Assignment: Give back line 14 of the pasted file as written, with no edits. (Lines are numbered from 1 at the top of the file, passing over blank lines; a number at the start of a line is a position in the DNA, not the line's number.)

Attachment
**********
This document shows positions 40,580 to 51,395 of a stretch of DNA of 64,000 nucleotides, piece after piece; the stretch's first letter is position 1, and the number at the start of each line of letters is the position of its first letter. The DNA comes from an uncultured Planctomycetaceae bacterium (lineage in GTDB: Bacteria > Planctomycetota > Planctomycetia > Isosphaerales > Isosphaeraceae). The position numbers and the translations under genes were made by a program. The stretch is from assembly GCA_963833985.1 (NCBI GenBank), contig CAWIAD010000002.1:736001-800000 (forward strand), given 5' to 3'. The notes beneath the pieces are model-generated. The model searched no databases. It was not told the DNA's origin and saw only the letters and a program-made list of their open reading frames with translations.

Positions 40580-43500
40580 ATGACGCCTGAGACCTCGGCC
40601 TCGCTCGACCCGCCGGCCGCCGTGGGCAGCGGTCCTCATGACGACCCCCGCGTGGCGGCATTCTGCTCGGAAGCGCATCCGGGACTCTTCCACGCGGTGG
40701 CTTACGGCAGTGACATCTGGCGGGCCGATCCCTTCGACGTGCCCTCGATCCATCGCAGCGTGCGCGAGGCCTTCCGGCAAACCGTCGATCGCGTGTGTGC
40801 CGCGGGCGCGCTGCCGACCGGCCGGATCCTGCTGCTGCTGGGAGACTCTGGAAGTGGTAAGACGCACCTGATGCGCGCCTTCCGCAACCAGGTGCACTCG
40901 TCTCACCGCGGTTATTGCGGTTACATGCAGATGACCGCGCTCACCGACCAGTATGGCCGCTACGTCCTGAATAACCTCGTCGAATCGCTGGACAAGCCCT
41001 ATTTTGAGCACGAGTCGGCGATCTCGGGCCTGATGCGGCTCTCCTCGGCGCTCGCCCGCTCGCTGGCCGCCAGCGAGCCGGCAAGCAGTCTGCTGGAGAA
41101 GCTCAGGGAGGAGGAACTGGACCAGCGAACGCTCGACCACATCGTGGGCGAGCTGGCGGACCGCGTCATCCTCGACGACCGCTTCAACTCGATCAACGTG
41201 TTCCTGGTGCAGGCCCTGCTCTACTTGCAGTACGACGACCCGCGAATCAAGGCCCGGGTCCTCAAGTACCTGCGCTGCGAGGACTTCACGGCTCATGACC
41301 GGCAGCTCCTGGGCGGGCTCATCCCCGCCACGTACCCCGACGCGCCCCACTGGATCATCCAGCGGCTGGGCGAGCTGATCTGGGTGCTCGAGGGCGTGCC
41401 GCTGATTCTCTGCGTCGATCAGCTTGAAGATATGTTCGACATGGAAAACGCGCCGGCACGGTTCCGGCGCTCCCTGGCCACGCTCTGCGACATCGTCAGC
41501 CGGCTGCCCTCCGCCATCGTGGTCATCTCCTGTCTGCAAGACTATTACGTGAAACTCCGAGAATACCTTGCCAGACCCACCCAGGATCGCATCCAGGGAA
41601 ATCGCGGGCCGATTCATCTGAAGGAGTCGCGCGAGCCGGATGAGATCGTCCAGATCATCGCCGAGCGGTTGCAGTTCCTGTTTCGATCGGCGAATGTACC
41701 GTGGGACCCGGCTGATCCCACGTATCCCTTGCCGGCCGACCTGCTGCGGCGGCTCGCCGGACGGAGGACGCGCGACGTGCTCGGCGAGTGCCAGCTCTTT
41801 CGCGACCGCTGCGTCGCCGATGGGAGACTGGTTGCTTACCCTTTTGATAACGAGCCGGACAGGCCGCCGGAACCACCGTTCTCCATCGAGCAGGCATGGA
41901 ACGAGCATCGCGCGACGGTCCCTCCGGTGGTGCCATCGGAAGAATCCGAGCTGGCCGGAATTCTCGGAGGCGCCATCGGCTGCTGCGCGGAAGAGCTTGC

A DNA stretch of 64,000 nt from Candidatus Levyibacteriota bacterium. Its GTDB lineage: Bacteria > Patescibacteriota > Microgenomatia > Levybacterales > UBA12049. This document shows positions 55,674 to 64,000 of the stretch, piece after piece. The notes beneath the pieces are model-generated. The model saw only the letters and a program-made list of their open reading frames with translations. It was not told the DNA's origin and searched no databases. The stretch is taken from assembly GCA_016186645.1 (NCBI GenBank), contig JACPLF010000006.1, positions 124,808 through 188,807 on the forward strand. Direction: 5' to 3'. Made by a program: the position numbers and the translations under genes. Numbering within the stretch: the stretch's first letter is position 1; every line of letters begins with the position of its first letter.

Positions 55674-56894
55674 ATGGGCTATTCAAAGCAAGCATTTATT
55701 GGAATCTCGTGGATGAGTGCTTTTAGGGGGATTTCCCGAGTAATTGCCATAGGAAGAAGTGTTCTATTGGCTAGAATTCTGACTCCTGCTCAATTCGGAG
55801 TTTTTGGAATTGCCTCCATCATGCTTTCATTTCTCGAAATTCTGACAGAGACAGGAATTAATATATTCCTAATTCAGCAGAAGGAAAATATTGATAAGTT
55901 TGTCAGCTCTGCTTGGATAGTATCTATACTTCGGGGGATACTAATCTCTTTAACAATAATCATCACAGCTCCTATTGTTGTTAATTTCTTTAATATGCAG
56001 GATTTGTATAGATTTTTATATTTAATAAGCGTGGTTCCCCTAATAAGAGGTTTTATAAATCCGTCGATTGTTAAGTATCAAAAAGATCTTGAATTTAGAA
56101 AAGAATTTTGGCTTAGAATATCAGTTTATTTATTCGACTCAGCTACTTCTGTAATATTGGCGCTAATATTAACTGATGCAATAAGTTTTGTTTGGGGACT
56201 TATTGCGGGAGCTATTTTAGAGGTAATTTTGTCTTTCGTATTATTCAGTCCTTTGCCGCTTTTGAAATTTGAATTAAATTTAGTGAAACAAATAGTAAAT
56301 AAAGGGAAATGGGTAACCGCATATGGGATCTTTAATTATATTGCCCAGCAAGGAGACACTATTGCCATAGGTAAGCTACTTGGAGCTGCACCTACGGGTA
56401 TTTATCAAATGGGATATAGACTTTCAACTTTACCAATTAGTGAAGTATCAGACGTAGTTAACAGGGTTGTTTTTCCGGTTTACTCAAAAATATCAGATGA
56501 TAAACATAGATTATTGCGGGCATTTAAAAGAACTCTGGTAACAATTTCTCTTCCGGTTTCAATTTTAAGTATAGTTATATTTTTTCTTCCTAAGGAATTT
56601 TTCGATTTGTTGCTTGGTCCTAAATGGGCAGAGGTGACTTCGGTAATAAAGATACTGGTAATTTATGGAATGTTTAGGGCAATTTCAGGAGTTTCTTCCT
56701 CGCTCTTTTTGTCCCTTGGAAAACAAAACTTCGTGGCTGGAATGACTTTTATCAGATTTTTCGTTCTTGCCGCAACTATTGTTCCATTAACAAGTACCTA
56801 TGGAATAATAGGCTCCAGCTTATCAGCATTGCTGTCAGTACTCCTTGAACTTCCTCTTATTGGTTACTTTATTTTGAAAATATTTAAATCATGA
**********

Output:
41601 ATCGCGGGCCGATTCATCTGAAGGAGTCGCGCGAGCCGGATGAGATCGTCCAGATCATCGCCGAGCGGTTGCAGTTCCTGTTTCGATCGGCGAATGTACC